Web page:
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Flickr Photo Of The Week

by Therese Powell 3 Jan 2017 10:30 AM

Congratulations to Robin Washburn of Dallas, the winner of the Flickr Photo of the Week contest.



Congratulations to Robin Washburn of Dallas, the winner of the Flickr Photo of the Week contest. This Robin’s third time to win our little contest. Her most recent win was last March. She follows last week’s winner Elizabeth Buchanan.

If you would like to participate in the Flickr Photo of the Week contest, all you need to do is upload your photo to our Flickr group page. It’s fine to submit a photo you took earlier than the current week, but we are hoping that the contest will inspire you to go out and shoot something fantastic this week to share with Art&Seek users. If the picture you take involves a facet of the arts, even better. The contest week will run from Tuesday to Monday, and the Art&Seek staff will pick a winner on Friday afternoon. We’ll notify the winner through FlickrMail (so be sure to check those inboxes) and ask you to fill out a short survey to tell us a little more about yourself and the photo you took. We’ll post the winners’ photo on Tuesday.

IMG_6031 n_2Now here’s more from Robin:

Title of photo: “Haunted Meatpacking Plant”

Equipment: Nikon D750 with Nikkor 28-300

Tell us more about your photo: My father worked at the Armour slaughter house and meat packing plant at the stockyards in north Fort Worth. He fixed cars and trucks.

On rare days when my mother kept the car, we would go in the afternoon to pick up my father when he got off work. Tiny in the back seat of the old Ford, I knew we were there when the car bucked and bounced across about a dozen sets of railroad tracks. That scared me terribly, I was so glad when the car stopped below the Armour logo.

Then we waited. Standing in the back seat I saw livestock holding pens on the west side of the tracks stretching as far as I could see, north and south. I watched the livestock being driven from the pens, along the ramps over the tracks, and into the buildings on the east side; one ramp into Armour on the north, another to Swift’s on the south. Usually it was cattle, occasionally other animals. I could make out their silhouettes through the lumber of the ramps.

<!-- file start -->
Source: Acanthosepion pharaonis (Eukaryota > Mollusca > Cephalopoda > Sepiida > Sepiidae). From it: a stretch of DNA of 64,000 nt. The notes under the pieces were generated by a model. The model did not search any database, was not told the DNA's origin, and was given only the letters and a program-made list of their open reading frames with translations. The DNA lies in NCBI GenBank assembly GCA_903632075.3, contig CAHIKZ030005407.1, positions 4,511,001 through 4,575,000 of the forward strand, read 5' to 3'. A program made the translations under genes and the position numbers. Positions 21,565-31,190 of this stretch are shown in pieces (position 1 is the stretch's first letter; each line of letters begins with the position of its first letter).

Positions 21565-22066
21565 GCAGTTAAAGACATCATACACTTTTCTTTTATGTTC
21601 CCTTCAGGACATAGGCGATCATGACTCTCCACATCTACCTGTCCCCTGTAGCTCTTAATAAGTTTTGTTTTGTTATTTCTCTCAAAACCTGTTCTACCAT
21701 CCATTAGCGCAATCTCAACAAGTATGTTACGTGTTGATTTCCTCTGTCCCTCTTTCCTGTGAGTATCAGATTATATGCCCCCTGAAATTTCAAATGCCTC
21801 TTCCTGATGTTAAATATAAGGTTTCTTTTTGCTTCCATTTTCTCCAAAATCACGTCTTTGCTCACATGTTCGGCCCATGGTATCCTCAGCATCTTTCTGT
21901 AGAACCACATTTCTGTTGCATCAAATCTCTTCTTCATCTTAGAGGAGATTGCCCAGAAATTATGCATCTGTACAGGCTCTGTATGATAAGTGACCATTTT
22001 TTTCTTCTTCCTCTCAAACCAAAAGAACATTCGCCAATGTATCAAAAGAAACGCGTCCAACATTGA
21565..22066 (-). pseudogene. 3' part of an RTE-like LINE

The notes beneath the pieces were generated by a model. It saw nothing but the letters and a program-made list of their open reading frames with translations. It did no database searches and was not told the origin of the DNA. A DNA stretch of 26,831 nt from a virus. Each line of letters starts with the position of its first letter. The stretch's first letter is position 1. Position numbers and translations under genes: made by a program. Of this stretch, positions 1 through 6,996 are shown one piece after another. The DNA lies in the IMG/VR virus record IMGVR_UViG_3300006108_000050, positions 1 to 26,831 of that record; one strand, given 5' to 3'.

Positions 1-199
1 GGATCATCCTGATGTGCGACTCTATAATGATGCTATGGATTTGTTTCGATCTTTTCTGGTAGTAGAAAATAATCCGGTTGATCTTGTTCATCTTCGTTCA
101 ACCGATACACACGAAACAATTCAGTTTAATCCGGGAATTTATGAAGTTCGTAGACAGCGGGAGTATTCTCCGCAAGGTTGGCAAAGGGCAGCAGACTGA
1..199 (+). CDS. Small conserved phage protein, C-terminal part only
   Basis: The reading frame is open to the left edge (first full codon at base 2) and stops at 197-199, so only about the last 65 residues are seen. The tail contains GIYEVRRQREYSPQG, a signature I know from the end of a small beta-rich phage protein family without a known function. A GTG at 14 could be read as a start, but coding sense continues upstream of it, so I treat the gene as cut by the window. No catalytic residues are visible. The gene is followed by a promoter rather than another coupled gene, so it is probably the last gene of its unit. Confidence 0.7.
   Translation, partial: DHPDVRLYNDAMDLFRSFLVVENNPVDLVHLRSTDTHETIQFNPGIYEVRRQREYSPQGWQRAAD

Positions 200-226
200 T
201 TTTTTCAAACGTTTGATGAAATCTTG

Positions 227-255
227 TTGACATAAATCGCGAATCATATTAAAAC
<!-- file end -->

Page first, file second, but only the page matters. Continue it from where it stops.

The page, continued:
When the whistle blew I watched the Swift’s office building. It’s still there now, it’s still nice. It’s a law office. But then, men would immediately pour out of the bottom floor, and more would fill the balcony around the second floor, going for the stairs. They were walking so fast! They reminded me of the little black ants in my back yard which would run around in a panic when I bothered them. The men soon were gone. Eventually my father would arrive, get in on the driver’s side, and drive away. He did not drive back over the tracks. I liked that.

The Armour and Swift’s slaughter houses and packing plants were huge operations in the early and middle 20th century. The ruin of the Swift’s slaughter house in this image is almost the only remaining structure. It’s only functions now are to display the works of graffiti artists, and to threaten falling down upon them as they work. And, of course, to offer shelter to any ghosts who would like to haunt it.